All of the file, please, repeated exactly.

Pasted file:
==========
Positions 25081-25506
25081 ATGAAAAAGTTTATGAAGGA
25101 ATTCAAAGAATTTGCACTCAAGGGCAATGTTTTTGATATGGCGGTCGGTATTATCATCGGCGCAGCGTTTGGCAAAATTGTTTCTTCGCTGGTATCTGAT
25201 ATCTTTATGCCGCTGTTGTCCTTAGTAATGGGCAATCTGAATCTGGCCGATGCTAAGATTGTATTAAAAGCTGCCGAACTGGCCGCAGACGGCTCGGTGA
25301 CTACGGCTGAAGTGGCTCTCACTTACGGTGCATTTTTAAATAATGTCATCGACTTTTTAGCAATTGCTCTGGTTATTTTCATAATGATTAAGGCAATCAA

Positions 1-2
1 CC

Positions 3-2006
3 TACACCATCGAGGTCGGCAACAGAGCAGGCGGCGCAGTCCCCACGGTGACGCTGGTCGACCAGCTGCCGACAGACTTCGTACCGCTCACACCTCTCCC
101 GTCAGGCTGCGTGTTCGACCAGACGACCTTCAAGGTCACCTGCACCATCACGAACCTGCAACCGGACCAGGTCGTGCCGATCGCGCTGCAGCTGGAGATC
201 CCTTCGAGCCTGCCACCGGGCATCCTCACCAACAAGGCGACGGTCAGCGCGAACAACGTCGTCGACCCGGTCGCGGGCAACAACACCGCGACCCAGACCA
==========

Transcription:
Positions 25081-25506
25081 ATGAAAAAGTTTATGAAGGA
25101 ATTCAAAGAATTTGCACTCAAGGGCAATGTTTTTGATATGGCGGTCGGTATTATCATCGGCGCAGCGTTTGGCAAAATTGTTTCTTCGCTGGTATCTGAT
25201 ATCTTTATGCCGCTGTTGTCCTTAGTAATGGGCAATCTGAATCTGGCCGATGCTAAGATTGTATTAAAAGCTGCCGAACTGGCCGCAGACGGCTCGGTGA
25301 CTACGGCTGAAGTGGCTCTCACTTACGGTGCATTTTTAAATAATGTCATCGACTTTTTAGCAATTGCTCTGGTTATTTTCATAATGATTAAGGCAATCAA

Positions 1-2
1 CC

Positions 3-2006
3 TACACCATCGAGGTCGGCAACAGAGCAGGCGGCGCAGTCCCCACGGTGACGCTGGTCGACCAGCTGCCGACAGACTTCGTACCGCTCACACCTCTCCC
101 GTCAGGCTGCGTGTTCGACCAGACGACCTTCAAGGTCACCTGCACCATCACGAACCTGCAACCGGACCAGGTCGTGCCGATCGCGCTGCAGCTGGAGATC
201 CCTTCGAGCCTGCCACCGGGCATCCTCACCAACAAGGCGACGGTCAGCGCGAACAACGTCGTCGACCCGGTCGCGGGCAACAACACCGCGACCCAGACCA